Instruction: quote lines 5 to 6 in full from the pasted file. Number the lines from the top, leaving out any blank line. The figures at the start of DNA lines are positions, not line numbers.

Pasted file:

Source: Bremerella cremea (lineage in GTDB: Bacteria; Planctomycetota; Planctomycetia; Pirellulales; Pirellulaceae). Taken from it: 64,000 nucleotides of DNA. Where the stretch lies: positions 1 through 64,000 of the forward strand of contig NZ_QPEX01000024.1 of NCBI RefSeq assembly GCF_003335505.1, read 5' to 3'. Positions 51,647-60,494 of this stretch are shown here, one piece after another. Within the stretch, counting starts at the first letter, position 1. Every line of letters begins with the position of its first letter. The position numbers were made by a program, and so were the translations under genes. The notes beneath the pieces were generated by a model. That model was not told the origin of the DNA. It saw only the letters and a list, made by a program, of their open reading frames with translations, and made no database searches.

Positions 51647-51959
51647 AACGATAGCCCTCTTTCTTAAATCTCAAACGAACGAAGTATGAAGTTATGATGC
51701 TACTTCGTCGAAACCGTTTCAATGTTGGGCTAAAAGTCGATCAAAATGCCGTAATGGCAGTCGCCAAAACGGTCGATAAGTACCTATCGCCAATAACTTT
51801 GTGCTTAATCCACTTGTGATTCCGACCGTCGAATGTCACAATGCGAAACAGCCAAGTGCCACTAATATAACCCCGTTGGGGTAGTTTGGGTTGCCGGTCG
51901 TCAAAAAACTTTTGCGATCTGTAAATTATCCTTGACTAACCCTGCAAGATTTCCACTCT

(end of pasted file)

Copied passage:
51801 GTGCTTAATCCACTTGTGATTCCGACCGTCGAATGTCACAATGCGAAACAGCCAAGTGCCACTAATATAACCCCGTTGGGGTAGTTTGGGTTGCCGGTCG
51901 TCAAAAAACTTTTGCGATCTGTAAATTATCCTTGACTAACCCTGCAAGATTTCCACTCT